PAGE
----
This provision under the section 544 of the Companies Act saved the subsidiary legislation of the former Act, being the Companies Ordinance Cap 47 of the 1934 Revised Laws of Grenada. The provision states that even though the former Act is repealed the relevant subsidiary legislation shall continue to apply. Therefore, the 1909 UK Companies (Winding-up) Rules are still in force but may be modified for inconsistencies in relation to the winding up of a company in Grenada.
Whether the alleged debt in issue is genuinely disputed on substantial grounds.
 One of the main contentious issues before this court is whether the alleged debt of USD$400,000.00 which emanates from a Mediation agreement and subsequent Court order is a genuinely disputed debt. The Court of Appeal in Sparkasse Bregenz Bank AG v In the Matter of Associated Capital Corporation  laid down the following test and principles when the Court is tasked with determining what constitutes genuinely disputed debt:
“The law governing the making of winding up orders is well settled and could easily be set out at this stage. The Court will order a winding up for failure to pay a due and undisputed debt over the statutory limit, without other evidence of insolvency. If the debt is disputed, the reason given must be substantial and it is not enough for a thoroughly bad reason to be put forward honestly. But if the dispute is simply as to the amount of the debt and there is evidence of insolvency the company could be wound up. To fall within the principle, the dispute must be genuine in both a subjective and objective sense. That means that the reason for not paying the debt must be honestly believed to exist and must be based on substantial or reasonable grounds. Substantial means having substance and not frivolous, which disputes the Court should ignore. There must be so much doubt and question about the liability to pay the debt that the Court sees that there is a question to be decided. The onus is on the company to bring forward a prima facie case which satisfies the Court that there is something which ought to be tried.”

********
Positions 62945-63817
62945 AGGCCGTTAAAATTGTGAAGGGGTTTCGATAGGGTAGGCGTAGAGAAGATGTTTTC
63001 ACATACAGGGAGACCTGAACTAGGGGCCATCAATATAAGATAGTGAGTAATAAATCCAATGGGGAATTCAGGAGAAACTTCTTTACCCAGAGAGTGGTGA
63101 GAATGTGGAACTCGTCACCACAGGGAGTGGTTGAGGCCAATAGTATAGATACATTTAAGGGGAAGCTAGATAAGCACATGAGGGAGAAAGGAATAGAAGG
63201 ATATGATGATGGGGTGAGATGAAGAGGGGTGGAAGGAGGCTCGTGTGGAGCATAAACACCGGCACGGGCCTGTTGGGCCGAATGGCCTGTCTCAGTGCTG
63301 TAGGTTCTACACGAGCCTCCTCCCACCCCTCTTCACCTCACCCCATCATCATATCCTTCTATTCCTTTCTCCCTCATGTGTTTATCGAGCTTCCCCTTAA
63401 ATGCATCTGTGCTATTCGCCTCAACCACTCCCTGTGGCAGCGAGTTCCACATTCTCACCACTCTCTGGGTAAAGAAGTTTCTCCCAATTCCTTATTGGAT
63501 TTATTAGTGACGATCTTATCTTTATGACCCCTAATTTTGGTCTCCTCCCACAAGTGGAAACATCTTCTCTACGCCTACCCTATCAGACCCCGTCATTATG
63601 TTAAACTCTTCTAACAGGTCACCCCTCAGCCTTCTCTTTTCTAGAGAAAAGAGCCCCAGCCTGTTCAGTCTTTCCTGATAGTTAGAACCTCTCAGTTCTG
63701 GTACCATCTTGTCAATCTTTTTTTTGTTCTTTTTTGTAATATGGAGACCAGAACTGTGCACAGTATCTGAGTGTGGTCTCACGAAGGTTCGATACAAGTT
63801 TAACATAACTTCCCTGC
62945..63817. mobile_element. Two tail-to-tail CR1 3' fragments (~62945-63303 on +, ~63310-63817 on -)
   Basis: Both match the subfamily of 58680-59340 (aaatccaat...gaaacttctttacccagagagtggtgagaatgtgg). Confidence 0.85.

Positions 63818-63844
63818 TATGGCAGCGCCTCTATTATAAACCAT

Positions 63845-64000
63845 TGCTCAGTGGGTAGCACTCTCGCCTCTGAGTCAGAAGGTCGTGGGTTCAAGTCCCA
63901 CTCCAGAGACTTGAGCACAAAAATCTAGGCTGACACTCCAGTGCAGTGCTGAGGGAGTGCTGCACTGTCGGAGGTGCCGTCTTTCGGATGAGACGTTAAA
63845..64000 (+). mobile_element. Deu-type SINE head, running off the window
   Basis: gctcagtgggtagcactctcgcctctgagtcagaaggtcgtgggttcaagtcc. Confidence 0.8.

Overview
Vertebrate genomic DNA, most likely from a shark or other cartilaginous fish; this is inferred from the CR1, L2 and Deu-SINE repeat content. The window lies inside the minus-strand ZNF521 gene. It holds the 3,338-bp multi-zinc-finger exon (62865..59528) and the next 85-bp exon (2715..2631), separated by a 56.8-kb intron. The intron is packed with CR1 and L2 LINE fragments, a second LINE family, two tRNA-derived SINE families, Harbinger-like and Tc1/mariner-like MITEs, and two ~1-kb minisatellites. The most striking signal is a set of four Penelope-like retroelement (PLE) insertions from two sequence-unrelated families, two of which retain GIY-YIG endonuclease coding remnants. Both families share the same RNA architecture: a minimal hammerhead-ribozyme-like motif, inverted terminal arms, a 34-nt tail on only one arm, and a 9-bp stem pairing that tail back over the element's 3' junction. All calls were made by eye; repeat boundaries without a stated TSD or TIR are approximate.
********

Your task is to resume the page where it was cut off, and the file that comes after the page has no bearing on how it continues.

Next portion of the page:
The Court of Appeal in the authority of Unicorn Worldwide Holdings Limited v Bluestone Securities Limited  enunciated as follows:
“The legal principle was expressed as follows by Richards JA in the English Court of Appeal in the case of Tallington Lakes Ltd et al v Ancasta International Boat Sales Limited,1 “If the company can demonstrate that the alleged debt on which the petition is founded is genuinely disputed on substantial grounds, the court will strike out the petition.”2 The petition being referred to is a petition to wind up a company on the basis of an unpaid debt due by the company to the applicant.” 
 Counsel for the applicant submits that the alleged debt of USD$400,000.00 is genuinely disputed. Counsel for the applicant submits because the respondent has breached the said Court order by not fulfilling an obligation to publish a notice in the newspaper, the validity of the said debt and its validity of payment are in dispute.
 It is also was brought to the Court’s attention in the affidavit of Agnes Varga filed 29th January 2020, that the applicant filed proceedings on 24th January 2020, in a separate application, seeking to set aside the mediation agreement on the basis of the respondent’s breach of the said Court order. While this application is not before me, it is interesting to note that the applicant is relying on an alleged fundamental breach of the same mediation agreement it now seeks to set aside.